"We've killed well over a million people. We've orphaned and displaced five times that number at least. And here in our own country, we've managed to throw millions of people of out work and out of their homes," Ferner told reporters at a press conference Wednesday. "There is a connection there. That connection is the true cost of war."

Citing information available for every city and state in America on the Cost of War website, the former Navy hospital corpsman noted that his hometown of Toledo alone has sent almost a billion dollars into the war effort.

Obama is expected to cite "progress" in the war as he releases a review of American strategy in Afghanistan. During his visit to Bagram Air Force Base earlier this month, the president telegraphed his position by telling the troops that "thanks to your service, we are making important progress. You are protecting your country."

Ellsberg, the former military analyst who leaked the Pentagon Papers in 1971 as an act of protest against the Vietnam War, took particular umbrage at Obama's claim that the troops in Afghanistan are keeping Americans safe.

"I regard that last assurance as a lie. As a big lie," he said. Ellsberg said Obama knew full well when he announced a major troop-escalation plan a year ago that the war was unwinnable, and that putting in more troops would actually bolster the Taliban -- and, by extension, al Qaeda -- by helping their recruiting efforts.
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"It is our military operations that are not only failing to protect Americans, they are endangering Americans," said Ellsberg, 79, for whom this will be the 80th civil disobedience arrest.

"There comes a time when you need to put your body in it," said former CIA analyst-turned-activist Ray McGovern, paraphrasing Martin Luther King, Jr. "If the making of peace means prison, that's where we need to be."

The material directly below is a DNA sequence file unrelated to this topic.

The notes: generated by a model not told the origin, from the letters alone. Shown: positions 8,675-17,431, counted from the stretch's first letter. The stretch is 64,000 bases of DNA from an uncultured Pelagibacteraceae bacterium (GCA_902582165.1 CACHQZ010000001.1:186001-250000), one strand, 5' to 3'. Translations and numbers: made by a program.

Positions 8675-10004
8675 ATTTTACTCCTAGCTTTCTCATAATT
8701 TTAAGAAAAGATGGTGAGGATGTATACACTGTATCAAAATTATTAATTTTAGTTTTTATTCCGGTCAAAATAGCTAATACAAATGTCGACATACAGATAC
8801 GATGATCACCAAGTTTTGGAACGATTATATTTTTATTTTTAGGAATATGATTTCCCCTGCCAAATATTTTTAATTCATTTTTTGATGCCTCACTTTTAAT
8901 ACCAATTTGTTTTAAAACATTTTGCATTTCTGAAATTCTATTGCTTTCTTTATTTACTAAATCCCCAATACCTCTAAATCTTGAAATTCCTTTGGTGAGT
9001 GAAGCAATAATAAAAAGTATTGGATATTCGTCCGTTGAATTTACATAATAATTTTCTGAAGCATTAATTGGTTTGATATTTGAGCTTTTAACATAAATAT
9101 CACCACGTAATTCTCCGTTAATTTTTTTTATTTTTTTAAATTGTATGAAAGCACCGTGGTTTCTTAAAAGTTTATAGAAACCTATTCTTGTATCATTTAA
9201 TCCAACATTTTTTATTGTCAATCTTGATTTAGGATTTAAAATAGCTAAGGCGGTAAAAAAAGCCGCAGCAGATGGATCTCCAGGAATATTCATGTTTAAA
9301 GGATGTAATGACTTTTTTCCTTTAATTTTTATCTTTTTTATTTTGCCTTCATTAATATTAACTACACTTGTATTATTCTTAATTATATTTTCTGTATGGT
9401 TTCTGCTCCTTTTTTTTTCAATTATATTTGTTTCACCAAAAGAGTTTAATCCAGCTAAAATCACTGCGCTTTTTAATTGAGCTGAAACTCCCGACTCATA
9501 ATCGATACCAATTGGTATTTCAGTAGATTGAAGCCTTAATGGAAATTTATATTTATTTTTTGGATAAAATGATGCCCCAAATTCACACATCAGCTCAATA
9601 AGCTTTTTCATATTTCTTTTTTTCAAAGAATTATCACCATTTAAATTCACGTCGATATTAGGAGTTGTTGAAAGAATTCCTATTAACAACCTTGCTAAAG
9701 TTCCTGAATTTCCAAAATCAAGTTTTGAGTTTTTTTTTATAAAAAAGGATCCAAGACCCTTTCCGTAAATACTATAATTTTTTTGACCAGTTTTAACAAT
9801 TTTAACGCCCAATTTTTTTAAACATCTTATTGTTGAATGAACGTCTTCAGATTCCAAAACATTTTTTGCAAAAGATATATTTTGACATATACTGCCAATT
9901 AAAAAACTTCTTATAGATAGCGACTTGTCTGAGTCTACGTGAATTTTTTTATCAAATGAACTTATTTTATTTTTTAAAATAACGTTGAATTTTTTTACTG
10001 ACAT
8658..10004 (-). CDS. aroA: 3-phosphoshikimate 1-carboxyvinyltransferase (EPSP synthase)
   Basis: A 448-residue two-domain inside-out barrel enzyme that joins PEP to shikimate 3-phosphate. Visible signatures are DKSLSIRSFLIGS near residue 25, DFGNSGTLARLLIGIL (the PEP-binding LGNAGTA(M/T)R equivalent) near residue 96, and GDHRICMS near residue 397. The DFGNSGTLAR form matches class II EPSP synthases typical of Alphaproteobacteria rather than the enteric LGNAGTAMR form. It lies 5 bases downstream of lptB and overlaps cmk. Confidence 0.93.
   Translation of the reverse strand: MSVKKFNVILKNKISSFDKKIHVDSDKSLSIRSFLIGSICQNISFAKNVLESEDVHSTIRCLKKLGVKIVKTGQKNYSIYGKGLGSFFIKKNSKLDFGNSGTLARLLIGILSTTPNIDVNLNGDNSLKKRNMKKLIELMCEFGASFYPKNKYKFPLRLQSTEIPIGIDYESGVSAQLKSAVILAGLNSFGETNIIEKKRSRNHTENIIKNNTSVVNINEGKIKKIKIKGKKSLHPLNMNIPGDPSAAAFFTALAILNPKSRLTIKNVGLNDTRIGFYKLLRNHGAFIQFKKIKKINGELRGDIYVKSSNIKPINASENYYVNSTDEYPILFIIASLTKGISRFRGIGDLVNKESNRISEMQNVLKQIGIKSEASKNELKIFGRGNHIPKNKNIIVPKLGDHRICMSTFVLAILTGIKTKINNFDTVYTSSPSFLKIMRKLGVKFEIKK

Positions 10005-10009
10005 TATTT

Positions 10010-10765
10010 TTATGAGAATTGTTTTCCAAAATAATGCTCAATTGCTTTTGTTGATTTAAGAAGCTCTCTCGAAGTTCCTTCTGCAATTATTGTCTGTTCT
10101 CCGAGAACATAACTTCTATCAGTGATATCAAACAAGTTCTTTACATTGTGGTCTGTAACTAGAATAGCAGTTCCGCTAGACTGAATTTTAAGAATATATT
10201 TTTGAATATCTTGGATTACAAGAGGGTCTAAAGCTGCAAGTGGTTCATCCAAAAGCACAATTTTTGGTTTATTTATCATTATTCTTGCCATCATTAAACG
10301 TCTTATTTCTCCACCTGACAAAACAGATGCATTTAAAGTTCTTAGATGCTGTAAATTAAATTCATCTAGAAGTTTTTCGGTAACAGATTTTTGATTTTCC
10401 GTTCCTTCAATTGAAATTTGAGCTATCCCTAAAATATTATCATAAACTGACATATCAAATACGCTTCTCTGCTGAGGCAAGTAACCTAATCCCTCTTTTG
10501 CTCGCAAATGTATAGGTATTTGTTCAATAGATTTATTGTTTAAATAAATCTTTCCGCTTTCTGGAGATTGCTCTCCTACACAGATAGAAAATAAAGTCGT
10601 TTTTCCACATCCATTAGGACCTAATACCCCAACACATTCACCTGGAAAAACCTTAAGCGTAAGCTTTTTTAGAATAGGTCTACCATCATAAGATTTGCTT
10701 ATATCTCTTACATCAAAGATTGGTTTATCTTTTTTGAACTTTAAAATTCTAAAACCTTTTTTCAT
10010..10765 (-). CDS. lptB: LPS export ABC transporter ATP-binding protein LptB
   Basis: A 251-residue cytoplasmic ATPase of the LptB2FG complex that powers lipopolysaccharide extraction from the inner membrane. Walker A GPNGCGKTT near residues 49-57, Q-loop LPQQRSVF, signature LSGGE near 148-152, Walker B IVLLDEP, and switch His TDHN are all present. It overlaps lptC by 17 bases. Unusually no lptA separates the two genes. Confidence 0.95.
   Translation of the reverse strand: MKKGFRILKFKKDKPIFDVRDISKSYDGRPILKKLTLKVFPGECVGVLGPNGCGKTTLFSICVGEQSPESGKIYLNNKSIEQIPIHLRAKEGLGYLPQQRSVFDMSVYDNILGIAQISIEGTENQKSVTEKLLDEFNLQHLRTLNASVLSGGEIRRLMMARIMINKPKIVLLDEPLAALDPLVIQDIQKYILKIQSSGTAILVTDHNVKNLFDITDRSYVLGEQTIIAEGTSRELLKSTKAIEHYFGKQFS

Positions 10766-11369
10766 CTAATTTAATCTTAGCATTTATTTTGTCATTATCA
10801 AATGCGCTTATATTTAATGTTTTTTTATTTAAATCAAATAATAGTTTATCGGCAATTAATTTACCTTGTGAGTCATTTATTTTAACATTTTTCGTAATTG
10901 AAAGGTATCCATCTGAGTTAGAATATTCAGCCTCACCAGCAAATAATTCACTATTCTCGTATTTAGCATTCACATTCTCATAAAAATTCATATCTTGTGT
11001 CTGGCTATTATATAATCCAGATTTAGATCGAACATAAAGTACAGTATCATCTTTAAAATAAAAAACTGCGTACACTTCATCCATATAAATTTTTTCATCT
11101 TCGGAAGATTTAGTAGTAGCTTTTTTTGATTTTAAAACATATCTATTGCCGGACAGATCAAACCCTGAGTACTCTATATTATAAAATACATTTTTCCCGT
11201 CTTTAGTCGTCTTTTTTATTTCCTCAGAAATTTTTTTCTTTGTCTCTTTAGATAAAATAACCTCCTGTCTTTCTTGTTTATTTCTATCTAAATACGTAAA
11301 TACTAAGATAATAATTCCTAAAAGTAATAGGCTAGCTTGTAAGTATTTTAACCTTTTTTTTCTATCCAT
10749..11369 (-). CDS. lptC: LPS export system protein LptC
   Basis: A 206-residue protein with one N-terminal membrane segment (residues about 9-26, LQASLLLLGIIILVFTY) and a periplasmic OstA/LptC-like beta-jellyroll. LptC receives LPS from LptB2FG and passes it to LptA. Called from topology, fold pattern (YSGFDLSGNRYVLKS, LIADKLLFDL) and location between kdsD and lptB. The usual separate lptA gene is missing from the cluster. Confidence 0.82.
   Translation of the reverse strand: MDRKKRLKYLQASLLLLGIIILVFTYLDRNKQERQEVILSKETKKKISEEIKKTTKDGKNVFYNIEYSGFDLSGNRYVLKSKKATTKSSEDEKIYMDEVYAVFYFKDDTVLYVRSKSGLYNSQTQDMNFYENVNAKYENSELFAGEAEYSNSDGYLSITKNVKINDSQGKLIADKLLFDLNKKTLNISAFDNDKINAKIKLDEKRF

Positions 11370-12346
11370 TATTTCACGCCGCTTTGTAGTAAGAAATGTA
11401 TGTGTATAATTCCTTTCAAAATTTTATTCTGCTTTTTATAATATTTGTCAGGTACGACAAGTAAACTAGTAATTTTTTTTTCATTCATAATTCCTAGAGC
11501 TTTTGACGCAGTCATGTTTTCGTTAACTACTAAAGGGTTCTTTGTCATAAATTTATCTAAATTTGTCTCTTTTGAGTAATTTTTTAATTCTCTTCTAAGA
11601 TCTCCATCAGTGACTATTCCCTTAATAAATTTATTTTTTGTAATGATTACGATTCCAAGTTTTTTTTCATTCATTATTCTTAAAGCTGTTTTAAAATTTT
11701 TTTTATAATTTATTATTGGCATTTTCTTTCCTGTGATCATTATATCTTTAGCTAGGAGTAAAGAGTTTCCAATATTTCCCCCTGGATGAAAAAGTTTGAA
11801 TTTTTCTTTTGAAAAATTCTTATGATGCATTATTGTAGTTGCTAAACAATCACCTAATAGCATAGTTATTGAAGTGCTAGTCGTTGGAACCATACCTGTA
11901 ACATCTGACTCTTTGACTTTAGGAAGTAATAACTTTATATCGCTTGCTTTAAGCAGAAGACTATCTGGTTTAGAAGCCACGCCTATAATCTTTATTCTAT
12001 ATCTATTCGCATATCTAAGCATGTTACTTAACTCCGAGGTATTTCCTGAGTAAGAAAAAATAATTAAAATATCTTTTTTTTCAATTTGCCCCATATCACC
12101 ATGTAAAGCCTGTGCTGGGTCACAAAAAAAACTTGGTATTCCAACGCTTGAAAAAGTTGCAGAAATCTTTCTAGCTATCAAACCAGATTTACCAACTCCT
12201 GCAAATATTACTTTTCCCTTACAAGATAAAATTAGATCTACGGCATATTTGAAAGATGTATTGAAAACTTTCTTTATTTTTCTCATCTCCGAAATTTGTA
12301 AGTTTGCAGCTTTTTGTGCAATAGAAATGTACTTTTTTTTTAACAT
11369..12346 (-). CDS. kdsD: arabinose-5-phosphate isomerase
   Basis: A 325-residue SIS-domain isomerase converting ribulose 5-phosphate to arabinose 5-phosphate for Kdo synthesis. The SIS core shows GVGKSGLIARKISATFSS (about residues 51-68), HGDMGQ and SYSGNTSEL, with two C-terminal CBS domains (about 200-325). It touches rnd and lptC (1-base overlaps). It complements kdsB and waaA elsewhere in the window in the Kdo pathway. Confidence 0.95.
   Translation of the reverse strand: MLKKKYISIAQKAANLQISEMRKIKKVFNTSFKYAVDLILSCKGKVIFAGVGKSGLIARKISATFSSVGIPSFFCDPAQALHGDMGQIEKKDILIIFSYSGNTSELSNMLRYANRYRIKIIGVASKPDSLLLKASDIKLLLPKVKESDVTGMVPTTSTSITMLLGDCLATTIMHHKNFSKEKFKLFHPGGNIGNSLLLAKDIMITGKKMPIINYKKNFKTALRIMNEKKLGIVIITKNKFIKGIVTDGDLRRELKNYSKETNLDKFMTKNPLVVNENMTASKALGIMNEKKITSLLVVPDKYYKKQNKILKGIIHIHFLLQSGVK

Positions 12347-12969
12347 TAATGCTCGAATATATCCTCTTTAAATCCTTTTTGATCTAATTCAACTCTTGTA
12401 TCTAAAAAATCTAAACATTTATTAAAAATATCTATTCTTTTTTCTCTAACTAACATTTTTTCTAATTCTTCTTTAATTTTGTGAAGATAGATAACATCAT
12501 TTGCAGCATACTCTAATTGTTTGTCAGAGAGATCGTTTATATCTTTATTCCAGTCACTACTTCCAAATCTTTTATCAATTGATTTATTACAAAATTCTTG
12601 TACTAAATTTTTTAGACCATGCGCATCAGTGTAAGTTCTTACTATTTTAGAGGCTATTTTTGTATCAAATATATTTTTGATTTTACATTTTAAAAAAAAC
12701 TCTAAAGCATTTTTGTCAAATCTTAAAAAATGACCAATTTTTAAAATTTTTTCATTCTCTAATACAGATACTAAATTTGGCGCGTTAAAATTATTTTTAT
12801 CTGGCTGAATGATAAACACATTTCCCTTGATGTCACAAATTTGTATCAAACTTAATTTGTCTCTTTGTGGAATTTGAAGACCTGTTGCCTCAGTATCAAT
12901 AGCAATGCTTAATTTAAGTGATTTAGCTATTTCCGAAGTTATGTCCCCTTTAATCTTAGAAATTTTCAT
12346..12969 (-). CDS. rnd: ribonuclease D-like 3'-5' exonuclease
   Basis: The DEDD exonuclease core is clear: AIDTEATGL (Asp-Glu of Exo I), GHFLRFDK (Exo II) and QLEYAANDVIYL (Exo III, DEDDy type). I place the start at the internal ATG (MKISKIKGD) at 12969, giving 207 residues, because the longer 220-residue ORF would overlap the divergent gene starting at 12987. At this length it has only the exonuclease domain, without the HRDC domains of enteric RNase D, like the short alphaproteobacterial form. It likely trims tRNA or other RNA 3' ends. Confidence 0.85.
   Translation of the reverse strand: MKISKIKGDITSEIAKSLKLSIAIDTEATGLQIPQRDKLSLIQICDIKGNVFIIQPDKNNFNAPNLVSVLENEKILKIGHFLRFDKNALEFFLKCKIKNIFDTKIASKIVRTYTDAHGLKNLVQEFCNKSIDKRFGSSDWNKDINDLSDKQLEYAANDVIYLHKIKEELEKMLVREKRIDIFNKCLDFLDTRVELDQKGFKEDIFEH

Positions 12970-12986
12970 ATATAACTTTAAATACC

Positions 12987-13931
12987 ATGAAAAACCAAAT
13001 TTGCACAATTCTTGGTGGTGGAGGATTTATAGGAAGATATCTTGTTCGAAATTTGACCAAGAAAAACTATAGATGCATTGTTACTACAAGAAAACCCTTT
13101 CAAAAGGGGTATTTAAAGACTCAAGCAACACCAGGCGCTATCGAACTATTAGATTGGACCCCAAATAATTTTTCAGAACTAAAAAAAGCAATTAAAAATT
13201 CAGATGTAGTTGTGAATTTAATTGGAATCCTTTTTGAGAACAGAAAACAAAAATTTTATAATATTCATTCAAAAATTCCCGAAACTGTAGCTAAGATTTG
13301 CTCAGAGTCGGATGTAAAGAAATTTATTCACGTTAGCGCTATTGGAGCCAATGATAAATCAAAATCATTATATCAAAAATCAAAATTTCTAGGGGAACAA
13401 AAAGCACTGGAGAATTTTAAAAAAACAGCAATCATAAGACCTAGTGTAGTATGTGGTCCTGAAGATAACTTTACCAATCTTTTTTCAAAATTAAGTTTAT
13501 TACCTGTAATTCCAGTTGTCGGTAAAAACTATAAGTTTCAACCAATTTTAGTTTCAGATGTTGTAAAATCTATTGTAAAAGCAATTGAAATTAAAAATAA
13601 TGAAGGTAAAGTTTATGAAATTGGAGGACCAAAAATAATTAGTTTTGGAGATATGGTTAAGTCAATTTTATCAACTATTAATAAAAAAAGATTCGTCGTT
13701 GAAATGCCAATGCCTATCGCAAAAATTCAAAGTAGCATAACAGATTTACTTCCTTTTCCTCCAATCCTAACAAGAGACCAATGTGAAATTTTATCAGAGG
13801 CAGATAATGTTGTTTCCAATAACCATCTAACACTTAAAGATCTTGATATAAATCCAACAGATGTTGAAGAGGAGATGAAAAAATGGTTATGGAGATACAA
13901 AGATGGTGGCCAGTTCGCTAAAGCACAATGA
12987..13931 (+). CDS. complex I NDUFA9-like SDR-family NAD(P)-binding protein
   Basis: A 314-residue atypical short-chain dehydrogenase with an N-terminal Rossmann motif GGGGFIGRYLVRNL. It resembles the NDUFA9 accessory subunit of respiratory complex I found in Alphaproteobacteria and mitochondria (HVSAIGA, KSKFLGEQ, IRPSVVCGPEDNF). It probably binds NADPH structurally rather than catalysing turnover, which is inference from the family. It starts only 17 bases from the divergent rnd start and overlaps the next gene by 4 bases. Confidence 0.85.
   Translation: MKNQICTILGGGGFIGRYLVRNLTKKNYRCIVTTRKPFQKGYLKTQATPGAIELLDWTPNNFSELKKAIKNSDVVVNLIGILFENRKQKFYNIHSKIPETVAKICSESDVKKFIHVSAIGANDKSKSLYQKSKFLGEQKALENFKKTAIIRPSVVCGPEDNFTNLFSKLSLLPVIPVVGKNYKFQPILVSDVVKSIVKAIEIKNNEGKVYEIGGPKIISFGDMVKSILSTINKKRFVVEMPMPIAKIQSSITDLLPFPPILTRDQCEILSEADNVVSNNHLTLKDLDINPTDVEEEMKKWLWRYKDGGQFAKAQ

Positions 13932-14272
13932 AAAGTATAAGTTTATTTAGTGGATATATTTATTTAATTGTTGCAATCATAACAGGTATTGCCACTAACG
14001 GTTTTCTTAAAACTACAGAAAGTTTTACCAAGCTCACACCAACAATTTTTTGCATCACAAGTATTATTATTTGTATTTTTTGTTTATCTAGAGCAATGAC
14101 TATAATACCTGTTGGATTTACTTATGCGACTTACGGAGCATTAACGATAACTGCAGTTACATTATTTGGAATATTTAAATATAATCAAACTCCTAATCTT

"We are hoping that our actions will spark resistance everywhere," said Veterans for Peace Vice President Leah Bolger. "We are hoping to make people question what the government is doing in our name."

A brief rally is scheduled for 10 a.m. across Pennsylvania Avenue from the White House with remarks from Ellsberg, McGovern, Ferner, "Peace Mom" Cindy Sheehan, Code Pink co-founder Medea Benjamin, and others.

Protesters will then head for the White House, where organizers hope 100 or more people with chain themselves to the fence and get arrested.

Wednesday, December 8, 2010

The Reaction of Governments to Wikileaks Should Scare the Hell Out of You

a Tweet that says it all:

The Reaction of Governments to Wikileaks Should Scare the Hell Out of You

A Marine's review of Wikileaks ongoing battle with government secrecy.
Roberto Arguedas is a public school teacher in Atlanta with a focus on diplomatic history. He served in the Marine infantry in Fallujah (post Phantom Fury) and Ramadi (during the surge). He blogs at Philistine Vulgarity about politics, games, and more.

His comments on the free speech aspects of this new kind of electronic conflict are especially relevant.

Finally, the reaction of governments to these leaks should scare the hell out of you. The seemingly inevitable arrest (via Reddit) of Julian Assange by British authorities on Swedish sexual assault charges as encouraged by the American government likely represents a 21st century remix of the classic honeypot, and the willingness to use it on such a high profile individual should be worrisome irrespective of the veracity of the charges. It's just the tip of the iceberg, though. Apart from Facebook's notably understated position, the ease and rapidity with which corporations across the US and the world were reminded of where the fishes sleep should be of tremendous concern. If Amazon, credit card companies, Paypal, and Swiss banks are the big stories with their reliance on technicalities to wriggle out of their responsibilities in obvious response to government pressure, it is EveryDNS being brazenly strongarmed into abdicating its role as a neutral gatekeeper that should set the tone for future conversations about net neutrality.

The potential for Comcast or Verizon abusing their place in the food chain pales in comparison to an overt example of governments colluding to silence what they can't defeat in court with intimidation and technological warfare. Naturally, some will point to the "hacktivist" response (apologies if that's your first exposure to that term) as an equal and opposite reaction: while possibly emotionally gratifying, in the end it has the same outcome of discouraging corporate work with transparency organizations since dealing with governments is not as easy to opt out of. As Senator Joseph Lieberman makes clear (via Cory), it's easy for unscrupulous advocates of censorship to view this as an opportunity, a watershed that brings together their traditional loathing of old media with contemporary technology.